A deal for Build.com to acquire web-only small appliances merchant Living Direct has been in active negotiation, sources tell Internet Retailer.
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Pricing a product very low on eBay can lead consumers to conclude they should not shop at the retailer’s primary site. And, while vendors’ minimum pricing rules don’t generally apply to damaged products, he says, offering items cheaply on eBay could make suppliers wonder if ShoppersChoice is trying to get around those rules. Tisdale says he would rather offer the items as contest prizes than to sell them at a price he considers too low.
But disposing of excess goods on eBay may be preferable to offering the same goods on a retailer’s own site, says Scot Wingo, CEO of ChannelAdvisor Corp., a company that helps merchants sell through online marketplaces and comparison shopping sites.
Selling inventory through a clearance section of a retailer’s site risks encouraging existing customers to make purchases that produce lower profit margins. “You might cannibalize your retail sales and not gain new customers,” Wingo says. But with eBay, retailers can sell items and potentially gain a new customer who has not visited the retail site. “We call it the eBay outlet concept.”
Retailers also can sell surplus goods through the Amazon.com marketplace. But there they face a lack of control that gives some retailers pause. “If you have five guys selling the same product, Amazon will choose one description to blanket that same product,” says Richard Sexton, president of Carolina Rustica, an online, catalog and store retailer of home furnishings.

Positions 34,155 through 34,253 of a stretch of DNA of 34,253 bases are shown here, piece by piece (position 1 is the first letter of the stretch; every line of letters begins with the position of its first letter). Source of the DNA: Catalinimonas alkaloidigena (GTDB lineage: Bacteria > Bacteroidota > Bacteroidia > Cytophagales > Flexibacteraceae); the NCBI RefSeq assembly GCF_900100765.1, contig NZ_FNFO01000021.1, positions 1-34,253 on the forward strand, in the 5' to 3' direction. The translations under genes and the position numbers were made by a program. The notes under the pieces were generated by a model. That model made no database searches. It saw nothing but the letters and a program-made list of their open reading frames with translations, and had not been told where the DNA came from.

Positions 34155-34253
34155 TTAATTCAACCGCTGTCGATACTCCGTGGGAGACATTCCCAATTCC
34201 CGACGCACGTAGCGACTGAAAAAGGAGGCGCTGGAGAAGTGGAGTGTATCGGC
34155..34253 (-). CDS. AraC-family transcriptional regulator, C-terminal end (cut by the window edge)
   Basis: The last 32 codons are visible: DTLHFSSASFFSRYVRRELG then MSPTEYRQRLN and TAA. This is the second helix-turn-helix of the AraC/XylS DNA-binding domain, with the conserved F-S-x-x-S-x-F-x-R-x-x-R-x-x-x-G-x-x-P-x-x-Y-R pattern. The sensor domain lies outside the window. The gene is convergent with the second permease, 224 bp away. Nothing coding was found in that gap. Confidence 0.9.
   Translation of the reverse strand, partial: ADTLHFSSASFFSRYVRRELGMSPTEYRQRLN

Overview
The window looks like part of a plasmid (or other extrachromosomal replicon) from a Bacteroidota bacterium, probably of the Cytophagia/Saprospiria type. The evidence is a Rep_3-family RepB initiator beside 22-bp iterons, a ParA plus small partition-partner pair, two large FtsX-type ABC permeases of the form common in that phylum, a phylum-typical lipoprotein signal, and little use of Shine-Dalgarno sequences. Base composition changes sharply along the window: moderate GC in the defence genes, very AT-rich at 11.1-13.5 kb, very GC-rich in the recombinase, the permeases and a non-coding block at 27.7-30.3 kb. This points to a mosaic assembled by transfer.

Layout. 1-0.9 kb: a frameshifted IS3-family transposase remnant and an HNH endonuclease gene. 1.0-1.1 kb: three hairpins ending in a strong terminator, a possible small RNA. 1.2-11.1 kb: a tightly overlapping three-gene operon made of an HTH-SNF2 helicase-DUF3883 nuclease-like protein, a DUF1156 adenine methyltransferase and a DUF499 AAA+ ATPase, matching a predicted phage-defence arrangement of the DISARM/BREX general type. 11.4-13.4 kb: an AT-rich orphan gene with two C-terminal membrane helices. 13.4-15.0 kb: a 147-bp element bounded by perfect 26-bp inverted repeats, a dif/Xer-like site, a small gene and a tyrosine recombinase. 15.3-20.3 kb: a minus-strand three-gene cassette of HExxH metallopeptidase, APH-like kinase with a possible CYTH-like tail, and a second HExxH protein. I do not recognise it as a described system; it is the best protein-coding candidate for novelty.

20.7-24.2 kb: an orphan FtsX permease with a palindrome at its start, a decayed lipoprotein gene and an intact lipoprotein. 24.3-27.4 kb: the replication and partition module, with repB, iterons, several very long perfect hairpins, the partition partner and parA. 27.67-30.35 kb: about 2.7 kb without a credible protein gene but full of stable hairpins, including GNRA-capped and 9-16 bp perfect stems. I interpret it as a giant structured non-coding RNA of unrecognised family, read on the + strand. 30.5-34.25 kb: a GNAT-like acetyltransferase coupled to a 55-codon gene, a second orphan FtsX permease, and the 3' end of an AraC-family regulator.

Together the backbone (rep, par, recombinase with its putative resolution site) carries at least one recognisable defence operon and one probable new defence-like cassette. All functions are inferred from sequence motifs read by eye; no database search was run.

Selling in house
Carolina Rustica could have put its excess inventory, which includes floor samples, up for sale on a site such as Overstock.com, Sexton says. But those sites are designed for sellers that have many pieces of a particular item to sell, he says. “Almost all our clearance items are one of a kind,” he says. “So it was not cost as much as the business model was incompatible.”
Carolina Rustica even wondered if it could conduct clearance sales through a daily deal and coupon site such as Groupon.com. “But we don’t offer massage therapy and we are not a restaurant. We are not an impulse purchase,” Sexton says. “They said, ‘Thanks, but no thanks.’”
The furnishings retailer eventually decided to handle its clearance sales in-house, through its own clearance section on its e-commerce site. “We didn’t want to siphon traffic from our own site,” he says. “And we can link to other products that customers might like, which gives us a good opportunity to cross-sell other products at normal price points.”
Sexton says the clearance section is among the most visited areas of the site, and that clearance shoppers convert at a rate that is twice as high as non-clearance shoppers. Between 5% and 8% of Carolina Rustica’s sales are from clearance, Sexton says, with the number up over the last few years.
With the holidays approaching, and the economy still hurting, retailers will face continued pressure to explore the options for online liquidations and closeouts—and the message, as well as the dollars, is likely to play a role in the paths they take.